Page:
vignettes/continuous-data.Rmd
continuous-data.Rmd
applicable
provides the following methods to analyze the
applicability domain of your model:
We will use the Ames IA housing data for our example.
There are 2,930 properties in the data.
The Sale Price was recorded along with 74 predictors, including:
More details can be found in De Cock (2011, Journal of Statistics Education).
The raw data are at http://jse.amstat.org/v19n3/decock/AmesHousing.txt
but we will use a processed version found in the AmesHousing
package. applicable
also contains an update for these data
for three new properties (although fewer fields were collected on
these).
To pre-process the training set, we will use the recipes package. We first tell the recipes that there is an additional value for the neighborhood in these data, then direct it to create dummy variables for all categorical predictors. In cases where there are no levels observed for a factor, we eliminate predictors with a single unique value, then estimate a transformation that will make the predictor distributions more symmetric. After these, the data are centered and scaled. These same transformations will be applied to the new data points using the statistics estimated from the training set.
library(recipes)
library(dplyr)
# Load custom houses from applicable.
data(ames_new, package = "applicable")
ames_cols <- c('MS_SubClass', 'Lot_Frontage', 'Lot_Area', 'Lot_Shape',
'Neighborhood', 'Bldg_Type', 'Year_Built', 'Central_Air',
'Gr_Liv_Area', 'Full_Bath', 'Half_Bath', 'Longitude', 'Latitude')
training_data <-
ames %>%
# For consistency, only analyze the data on new properties
dplyr::select(one_of(ames_cols)) %>%
mutate(
# There is a new neighborhood in ames_new
Neighborhood = as.character(Neighborhood),
Neighborhood = factor(Neighborhood, levels = levels(ames_new$Neighborhood))
)
training_recipe <-
recipe( ~ ., data = training_data) %>%
step_dummy(all_nominal()) %>%
# Remove variables that have the same value for every data point.
step_zv(all_predictors()) %>%
# Transform variables to be distributed as Gaussian-like as possible.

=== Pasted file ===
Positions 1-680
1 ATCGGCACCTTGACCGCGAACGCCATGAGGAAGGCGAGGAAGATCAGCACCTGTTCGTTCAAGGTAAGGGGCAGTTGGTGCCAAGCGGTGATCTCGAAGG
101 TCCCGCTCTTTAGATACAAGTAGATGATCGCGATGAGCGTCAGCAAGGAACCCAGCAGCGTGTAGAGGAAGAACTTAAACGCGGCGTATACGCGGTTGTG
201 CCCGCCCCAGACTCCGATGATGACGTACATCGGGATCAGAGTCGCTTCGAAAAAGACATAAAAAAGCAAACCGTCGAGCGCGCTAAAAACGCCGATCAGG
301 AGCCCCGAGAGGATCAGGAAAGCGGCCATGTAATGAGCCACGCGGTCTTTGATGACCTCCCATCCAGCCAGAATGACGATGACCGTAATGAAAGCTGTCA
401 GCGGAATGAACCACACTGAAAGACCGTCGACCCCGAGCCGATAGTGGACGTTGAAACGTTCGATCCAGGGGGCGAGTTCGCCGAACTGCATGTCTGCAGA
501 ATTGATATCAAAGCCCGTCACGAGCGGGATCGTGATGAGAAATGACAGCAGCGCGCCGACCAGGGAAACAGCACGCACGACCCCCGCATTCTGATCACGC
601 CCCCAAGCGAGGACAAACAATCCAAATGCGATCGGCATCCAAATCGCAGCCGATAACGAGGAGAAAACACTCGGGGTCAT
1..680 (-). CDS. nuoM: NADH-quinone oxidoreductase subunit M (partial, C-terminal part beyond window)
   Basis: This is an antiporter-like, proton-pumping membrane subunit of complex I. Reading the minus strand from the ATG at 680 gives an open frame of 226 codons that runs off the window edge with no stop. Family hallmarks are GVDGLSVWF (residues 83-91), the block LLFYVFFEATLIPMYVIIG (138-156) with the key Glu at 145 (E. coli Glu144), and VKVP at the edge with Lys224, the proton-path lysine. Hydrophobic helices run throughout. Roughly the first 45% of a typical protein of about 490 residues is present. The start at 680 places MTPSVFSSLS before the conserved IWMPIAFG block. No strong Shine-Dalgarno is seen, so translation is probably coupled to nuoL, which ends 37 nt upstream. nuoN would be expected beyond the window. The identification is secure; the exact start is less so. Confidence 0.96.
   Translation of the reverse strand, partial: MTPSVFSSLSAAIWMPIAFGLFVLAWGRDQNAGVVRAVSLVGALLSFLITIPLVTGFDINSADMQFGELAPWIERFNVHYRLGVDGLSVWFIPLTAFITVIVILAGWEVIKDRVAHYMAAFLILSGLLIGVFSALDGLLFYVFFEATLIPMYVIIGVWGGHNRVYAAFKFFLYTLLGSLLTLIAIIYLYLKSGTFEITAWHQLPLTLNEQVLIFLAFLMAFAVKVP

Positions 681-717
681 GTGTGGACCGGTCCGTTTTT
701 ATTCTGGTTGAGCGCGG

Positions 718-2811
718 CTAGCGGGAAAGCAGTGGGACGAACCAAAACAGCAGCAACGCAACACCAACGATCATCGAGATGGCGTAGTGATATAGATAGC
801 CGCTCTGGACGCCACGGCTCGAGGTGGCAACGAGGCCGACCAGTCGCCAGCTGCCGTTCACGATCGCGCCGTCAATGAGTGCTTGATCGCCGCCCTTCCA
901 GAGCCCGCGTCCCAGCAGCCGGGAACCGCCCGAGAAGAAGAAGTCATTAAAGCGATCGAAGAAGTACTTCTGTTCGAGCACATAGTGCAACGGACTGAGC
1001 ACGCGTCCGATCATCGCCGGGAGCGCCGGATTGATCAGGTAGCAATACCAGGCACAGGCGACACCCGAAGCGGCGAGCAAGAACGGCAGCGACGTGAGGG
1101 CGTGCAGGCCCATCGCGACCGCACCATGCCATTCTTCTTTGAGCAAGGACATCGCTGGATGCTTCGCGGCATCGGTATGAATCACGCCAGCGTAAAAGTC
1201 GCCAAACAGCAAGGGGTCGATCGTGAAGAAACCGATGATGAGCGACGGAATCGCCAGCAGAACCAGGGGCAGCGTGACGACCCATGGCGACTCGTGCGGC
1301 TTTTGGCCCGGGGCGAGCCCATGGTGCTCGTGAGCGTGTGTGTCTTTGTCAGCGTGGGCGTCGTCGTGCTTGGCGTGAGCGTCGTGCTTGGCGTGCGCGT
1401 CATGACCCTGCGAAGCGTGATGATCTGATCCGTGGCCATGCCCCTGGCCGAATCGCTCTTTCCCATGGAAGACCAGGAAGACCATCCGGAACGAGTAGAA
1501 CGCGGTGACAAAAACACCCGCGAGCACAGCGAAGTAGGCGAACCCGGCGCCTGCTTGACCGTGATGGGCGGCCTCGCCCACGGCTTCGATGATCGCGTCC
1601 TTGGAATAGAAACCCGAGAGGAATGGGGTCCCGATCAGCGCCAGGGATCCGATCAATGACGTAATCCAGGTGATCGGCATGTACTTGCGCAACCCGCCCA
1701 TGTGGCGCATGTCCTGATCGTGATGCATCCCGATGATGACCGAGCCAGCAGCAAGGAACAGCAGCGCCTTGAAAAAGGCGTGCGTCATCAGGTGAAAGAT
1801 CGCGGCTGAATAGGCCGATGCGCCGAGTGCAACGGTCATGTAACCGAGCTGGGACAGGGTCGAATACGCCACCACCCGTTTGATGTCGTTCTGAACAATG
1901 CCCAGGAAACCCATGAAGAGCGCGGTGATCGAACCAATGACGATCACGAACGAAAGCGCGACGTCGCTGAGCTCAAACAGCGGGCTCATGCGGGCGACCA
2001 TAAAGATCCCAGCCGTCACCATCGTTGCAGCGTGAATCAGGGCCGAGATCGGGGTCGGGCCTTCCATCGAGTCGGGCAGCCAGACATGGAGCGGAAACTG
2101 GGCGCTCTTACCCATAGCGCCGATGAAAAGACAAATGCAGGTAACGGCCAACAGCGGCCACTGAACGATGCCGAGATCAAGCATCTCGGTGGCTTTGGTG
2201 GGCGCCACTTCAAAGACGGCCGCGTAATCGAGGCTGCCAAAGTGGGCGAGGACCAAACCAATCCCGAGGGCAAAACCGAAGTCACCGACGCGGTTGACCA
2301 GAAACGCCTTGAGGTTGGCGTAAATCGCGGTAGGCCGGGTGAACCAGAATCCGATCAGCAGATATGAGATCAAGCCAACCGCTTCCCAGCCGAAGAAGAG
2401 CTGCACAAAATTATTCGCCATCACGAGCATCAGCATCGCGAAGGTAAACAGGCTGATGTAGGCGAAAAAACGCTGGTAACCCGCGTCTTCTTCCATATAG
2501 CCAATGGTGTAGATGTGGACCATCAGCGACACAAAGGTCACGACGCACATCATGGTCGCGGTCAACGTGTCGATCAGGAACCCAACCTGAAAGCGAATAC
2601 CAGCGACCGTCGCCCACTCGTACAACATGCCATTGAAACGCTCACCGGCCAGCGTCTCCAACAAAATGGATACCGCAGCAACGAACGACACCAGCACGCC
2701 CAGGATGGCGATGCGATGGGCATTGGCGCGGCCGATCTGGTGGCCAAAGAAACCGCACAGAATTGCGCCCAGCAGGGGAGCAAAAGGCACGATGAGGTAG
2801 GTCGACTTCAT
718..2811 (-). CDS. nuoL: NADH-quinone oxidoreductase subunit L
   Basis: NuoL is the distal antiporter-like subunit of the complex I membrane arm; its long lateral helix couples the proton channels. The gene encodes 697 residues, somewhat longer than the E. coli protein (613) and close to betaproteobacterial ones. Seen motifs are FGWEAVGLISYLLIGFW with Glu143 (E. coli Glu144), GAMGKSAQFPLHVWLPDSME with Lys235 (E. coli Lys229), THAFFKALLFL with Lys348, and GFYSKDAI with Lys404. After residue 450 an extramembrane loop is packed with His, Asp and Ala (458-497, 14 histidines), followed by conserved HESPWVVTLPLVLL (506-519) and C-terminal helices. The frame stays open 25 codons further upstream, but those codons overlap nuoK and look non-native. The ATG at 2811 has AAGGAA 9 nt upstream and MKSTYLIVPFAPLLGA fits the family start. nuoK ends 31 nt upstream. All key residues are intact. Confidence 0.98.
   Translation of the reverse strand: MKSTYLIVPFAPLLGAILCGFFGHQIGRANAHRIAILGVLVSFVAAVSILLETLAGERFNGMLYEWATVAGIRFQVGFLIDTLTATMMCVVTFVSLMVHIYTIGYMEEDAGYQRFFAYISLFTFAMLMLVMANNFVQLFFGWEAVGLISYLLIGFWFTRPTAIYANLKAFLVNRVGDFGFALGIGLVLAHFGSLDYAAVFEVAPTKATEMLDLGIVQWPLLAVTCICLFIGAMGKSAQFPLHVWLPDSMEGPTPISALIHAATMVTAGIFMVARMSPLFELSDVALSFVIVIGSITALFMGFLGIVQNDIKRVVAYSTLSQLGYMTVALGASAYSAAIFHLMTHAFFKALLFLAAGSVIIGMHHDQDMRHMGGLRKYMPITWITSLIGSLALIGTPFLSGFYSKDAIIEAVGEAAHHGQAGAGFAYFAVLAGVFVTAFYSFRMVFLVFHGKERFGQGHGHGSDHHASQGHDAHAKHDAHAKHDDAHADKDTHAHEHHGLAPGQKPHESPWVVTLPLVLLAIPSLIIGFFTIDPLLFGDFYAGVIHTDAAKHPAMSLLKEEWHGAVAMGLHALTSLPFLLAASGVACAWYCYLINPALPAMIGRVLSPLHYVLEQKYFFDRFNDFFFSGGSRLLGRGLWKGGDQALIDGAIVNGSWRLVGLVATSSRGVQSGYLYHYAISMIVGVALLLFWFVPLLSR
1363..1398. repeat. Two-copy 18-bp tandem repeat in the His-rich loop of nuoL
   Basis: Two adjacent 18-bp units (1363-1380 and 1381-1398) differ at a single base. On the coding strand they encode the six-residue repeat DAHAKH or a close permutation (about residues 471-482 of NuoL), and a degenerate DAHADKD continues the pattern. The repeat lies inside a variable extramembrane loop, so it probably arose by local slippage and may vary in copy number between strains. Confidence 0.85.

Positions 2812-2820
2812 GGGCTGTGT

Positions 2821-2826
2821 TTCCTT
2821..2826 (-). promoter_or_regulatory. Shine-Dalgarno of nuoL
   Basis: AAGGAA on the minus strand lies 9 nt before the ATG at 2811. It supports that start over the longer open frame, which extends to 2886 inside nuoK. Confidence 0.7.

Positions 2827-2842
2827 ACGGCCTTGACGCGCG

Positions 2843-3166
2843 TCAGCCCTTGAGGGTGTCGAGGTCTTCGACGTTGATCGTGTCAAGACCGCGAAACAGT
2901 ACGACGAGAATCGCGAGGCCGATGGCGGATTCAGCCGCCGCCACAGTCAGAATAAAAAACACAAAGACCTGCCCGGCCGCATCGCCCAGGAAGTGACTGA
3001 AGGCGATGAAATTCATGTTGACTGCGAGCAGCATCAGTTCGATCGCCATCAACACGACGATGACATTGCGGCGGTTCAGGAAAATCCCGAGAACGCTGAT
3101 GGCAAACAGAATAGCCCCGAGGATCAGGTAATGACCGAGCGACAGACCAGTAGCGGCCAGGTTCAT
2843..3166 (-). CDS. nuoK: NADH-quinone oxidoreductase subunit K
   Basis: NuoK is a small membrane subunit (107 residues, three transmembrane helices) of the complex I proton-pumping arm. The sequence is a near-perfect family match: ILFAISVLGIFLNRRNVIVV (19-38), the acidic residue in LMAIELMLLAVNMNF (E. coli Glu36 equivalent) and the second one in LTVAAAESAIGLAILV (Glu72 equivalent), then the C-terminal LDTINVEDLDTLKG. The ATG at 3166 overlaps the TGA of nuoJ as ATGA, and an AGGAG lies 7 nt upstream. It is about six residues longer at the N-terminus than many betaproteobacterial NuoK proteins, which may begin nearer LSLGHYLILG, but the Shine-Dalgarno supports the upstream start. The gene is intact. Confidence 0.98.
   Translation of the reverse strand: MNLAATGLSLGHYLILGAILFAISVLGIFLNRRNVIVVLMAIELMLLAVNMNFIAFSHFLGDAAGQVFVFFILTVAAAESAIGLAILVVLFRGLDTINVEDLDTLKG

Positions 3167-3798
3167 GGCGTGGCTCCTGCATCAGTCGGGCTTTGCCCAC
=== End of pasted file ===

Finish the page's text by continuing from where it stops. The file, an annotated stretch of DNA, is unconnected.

step_YeoJohnson(all_numeric()) %>%
# Normalize numeric data to have a mean of zero and
# standard deviation of one.
step_normalize(all_numeric())
The following functions in applicable
are used for
principal component analysis:
apd_pca
: computes the principal components that account
for up to either 95% or the provided threshold
of
variability. It also computes the percentiles of the principal
components and the mean of each principal component.autoplot
: plots the distribution function for pcas. You
can also provide an optional set of dplyr
selectors, such
as dplyr::matches()
or dplyr::starts_with()
,
for selecting which variables should be shown in the plot.score
: calculates the principal components of the new
data and their percentiles as compared to the training data. The number
of principal components computed depends on the threshold
given at fit time. It also computes the multivariate distance between
each principal component and its mean.Let us apply apd_pca
modeling function to our data:
ames_pca <- apd_pca(training_recipe, training_data)
ames_pca
#> # Predictors:
#> 13
#> # Principal Components:
#> 44 components were needed
#> to capture at least 95% of the
#> total variation in the predictors.
Since no threshold
was provided, the function computed
the number of principal components that accounted for at most 95% of the
total variance.
For illustration, setting threshold = 0.25
or 25%, we
now need only 10 principal components:
ames_pca <- apd_pca(training_recipe, training_data, threshold = 0.25)
ames_pca
#> # Predictors:
#> 13